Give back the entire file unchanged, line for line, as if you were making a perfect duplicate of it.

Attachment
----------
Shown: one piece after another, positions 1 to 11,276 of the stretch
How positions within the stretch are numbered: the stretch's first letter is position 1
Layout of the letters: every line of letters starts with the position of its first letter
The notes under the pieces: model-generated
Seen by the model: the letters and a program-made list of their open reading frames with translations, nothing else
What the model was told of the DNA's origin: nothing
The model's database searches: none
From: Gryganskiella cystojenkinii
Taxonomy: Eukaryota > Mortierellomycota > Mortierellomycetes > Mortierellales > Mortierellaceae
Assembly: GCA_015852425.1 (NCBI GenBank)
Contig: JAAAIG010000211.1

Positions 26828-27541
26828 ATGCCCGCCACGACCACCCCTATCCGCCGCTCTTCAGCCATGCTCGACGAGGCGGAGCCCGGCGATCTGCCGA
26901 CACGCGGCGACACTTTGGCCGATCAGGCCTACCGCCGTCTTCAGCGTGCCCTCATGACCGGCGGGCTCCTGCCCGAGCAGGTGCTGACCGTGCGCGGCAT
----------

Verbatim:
Shown: one piece after another, positions 1 to 11,276 of the stretch
How positions within the stretch are numbered: the stretch's first letter is position 1
Layout of the letters: every line of letters starts with the position of its first letter
The notes under the pieces: model-generated
Seen by the model: the letters and a program-made list of their open reading frames with translations, nothing else
What the model was told of the DNA's origin: nothing
The model's database searches: none
From: Gryganskiella cystojenkinii
Taxonomy: Eukaryota > Mortierellomycota > Mortierellomycetes > Mortierellales > Mortierellaceae
Assembly: GCA_015852425.1 (NCBI GenBank)
Contig: JAAAIG010000211.1

Positions 26828-27541
26828 ATGCCCGCCACGACCACCCCTATCCGCCGCTCTTCAGCCATGCTCGACGAGGCGGAGCCCGGCGATCTGCCGA
26901 CACGCGGCGACACTTTGGCCGATCAGGCCTACCGCCGTCTTCAGCGTGCCCTCATGACCGGCGGGCTCCTGCCCGAGCAGGTGCTGACCGTGCGCGGCAT